How to get Good Business Ideas — The Mental Alchemy of Ideation

How to create Good Business Ideas

The idea isn’t everything, but it’s an extremely important start. It seems like there is credit given to good ideas, but not enough emphasis on the process behind the idea. We’re given the narrative of the Eureka moment, with no insight into the tributaries of ideas that really created the concept.

  • Games to play that will create new business ideas
  • How to use Travel as inspiration to discover opportunities
  • More ways to find the right business idea for you

Best Thing Ever Written on Startup Ideas

“the way to have good startup ideas is to become the sort of person who has them.” — Paul Graham

Paul Graham has the definitive essay on this topic in the world of tech Startups. Since it was recommended by 8+ people individually, there’s no doubt that it should lead off. And since every word is worth reading, there’s no need to excerpt it!

Control your Perception

This short talk (15 min) by neuroscientist Dr. Beau Lotto [suggested by Shane Mac of Assist] explores perception — how much of what we see is about how we process things, not the objective reality.

Read like a monster

As a general rule, this is a good one. Just read a ton. Read about your industry, read about business, read about failures, read novels about the human condition, read the classics, read psychology… just read.

Play Games

One way to get your brain working in a new way is to play games. These games have proven helpful in coming up with new product and business ideas, though there are many more games that may be helpful for you!

Play Word Games to come up with New Ideas

Sometimes nonsense can yield amazing new ideas — just using your imagination to come up with new combinations will surprise you. This is how Shimpei Takahashi comes up with new ideas for toys, and other products for children.

This guy has a really, really fun job.

Maximize or Minimize Variables

As Charlie Munger says: “Success often comes from the maximization or minimization of one or two variables.”

Reapplication of Business models

Business models that have been successful in one industry are often applicable in other areas. Take methods of production or service from a successful business and apply them in new ways, to new industries.

Live/Work/Play in Right Environments

New ideas are the product of many factors that influence our state of mind. One of the main determinants is our environment, both the physical and social space that surrounds us. To come up with great ideas, we should be mindful of this and do our best to choose good environments.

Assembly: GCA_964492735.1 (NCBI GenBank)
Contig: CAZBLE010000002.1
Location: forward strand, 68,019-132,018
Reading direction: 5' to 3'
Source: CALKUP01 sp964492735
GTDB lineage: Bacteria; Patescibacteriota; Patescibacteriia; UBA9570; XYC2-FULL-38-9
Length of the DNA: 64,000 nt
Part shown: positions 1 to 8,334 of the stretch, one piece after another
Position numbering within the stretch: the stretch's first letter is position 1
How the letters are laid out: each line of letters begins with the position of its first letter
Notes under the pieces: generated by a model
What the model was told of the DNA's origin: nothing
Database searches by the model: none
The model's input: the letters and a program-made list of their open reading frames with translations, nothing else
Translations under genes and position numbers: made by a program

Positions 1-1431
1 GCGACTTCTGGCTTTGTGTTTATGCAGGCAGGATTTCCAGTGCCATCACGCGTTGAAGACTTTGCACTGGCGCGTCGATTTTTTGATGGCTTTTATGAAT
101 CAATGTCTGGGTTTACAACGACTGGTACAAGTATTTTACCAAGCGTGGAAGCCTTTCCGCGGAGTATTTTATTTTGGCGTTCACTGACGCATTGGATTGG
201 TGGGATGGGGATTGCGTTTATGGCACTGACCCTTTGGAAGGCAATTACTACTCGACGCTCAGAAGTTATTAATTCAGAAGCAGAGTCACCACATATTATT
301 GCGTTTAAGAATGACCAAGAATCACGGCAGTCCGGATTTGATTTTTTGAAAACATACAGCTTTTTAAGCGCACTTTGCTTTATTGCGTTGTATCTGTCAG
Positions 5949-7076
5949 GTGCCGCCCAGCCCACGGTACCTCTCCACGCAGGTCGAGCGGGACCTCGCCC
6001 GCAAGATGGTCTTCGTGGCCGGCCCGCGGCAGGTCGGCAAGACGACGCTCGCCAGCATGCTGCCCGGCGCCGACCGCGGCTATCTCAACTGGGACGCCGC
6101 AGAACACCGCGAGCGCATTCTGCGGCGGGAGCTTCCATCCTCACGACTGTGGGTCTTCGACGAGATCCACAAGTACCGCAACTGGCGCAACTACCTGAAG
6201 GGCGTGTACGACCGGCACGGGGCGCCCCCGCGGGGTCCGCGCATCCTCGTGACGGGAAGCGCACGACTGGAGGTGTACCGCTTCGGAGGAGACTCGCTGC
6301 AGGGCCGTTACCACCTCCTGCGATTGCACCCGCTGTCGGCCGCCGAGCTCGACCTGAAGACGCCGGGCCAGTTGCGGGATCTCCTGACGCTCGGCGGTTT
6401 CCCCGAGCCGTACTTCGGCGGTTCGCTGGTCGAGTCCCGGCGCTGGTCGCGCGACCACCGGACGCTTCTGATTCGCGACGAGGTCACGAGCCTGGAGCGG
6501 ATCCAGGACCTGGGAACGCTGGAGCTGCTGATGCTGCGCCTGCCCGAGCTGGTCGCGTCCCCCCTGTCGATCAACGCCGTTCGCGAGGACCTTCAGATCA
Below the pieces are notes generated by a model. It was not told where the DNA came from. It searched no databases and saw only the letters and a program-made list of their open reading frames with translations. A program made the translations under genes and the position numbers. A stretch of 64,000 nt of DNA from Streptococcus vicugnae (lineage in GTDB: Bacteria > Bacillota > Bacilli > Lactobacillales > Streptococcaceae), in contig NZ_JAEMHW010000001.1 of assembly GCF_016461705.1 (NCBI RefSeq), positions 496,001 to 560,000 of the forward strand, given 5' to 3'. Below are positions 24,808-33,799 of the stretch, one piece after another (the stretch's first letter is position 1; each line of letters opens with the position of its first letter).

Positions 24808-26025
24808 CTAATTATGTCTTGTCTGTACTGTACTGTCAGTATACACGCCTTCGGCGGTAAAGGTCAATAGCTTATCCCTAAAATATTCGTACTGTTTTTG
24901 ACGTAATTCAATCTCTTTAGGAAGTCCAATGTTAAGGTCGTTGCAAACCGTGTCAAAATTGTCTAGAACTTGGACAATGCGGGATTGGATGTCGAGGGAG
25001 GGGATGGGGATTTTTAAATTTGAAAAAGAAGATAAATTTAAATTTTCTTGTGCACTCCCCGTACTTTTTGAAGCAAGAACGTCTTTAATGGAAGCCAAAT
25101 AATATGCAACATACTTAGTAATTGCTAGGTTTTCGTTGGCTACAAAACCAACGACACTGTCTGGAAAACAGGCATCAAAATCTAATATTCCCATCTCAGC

Hang out in Coffee Shops full of Smart People

Steven Johnson has written a fantastic book, suggested to me by Ben Redfield of Density, called Where Good Ideas Come From, about the environments that are most prone to creating innovation. Here’s his TED talk on the subject, which is a good place to start, but certainly doesn’t do the book justice.

Create and Welcome Serendipity

Serendipity is a powerful force for innovation. Whether that’s attributed to blind luck, good karma, or just stochasticity, things just happen when we are exposed to new things, and open to seeing them for what they are. Greg Lindsay calls this having ‘a prepared mind’:

Travel to new places & steal their ideas

Perhaps the most fun way to come up with business ideas is simply to travel. This is a kind of cultural reapplication. Products and services that other places take for granted may be new and very welcome in your target market. A surprising number of well-known companies have been inspired by the founders traveling and bringing good ideas home.

Red Bull took a scary Thai beverage worldwide

Red Bull is an interesting example of this — according to the founding story, an early version of the beverage found in Thailand is now a worldwide brand.

Starbucks brought Italian Coffeeshops to the US

Starbucks’ real breakthrough wasn’t around quality of coffee or scale of coffeeshops — it was about creating a new kind of establishment: bringing the feel of Italian Coffeeshops to America. Schultz’s insight was to create this ‘third place’ feeling.

Chipotle popularized the Mission Burrito

The Chipotle founder lived in San Francisco for a few years after graduation, and discovered the magic of the Mission Burrito, which he brought back to the fine people of Colorado.

Act as a Consultant to your Target Market

To build a successful company, you must solve a problem in a meaningful way. If you are not a part of your target market (and even if you are), then the more you can learn about their problems, the better.

Live in the Intersection of Two Disciplines

Many of the biggest advances come from the combination of ideas from different disciplines. Those who have mastered two different types of thinking can approach problems in ways that deeply skilled but more one-dimensional thinkers cannot. They see novel possibilities, and their solutions are often unique, surprising, and remarkable.

This is a 5-minute clip with some great points on where new opportunities open up.

Mastering Engineering & Business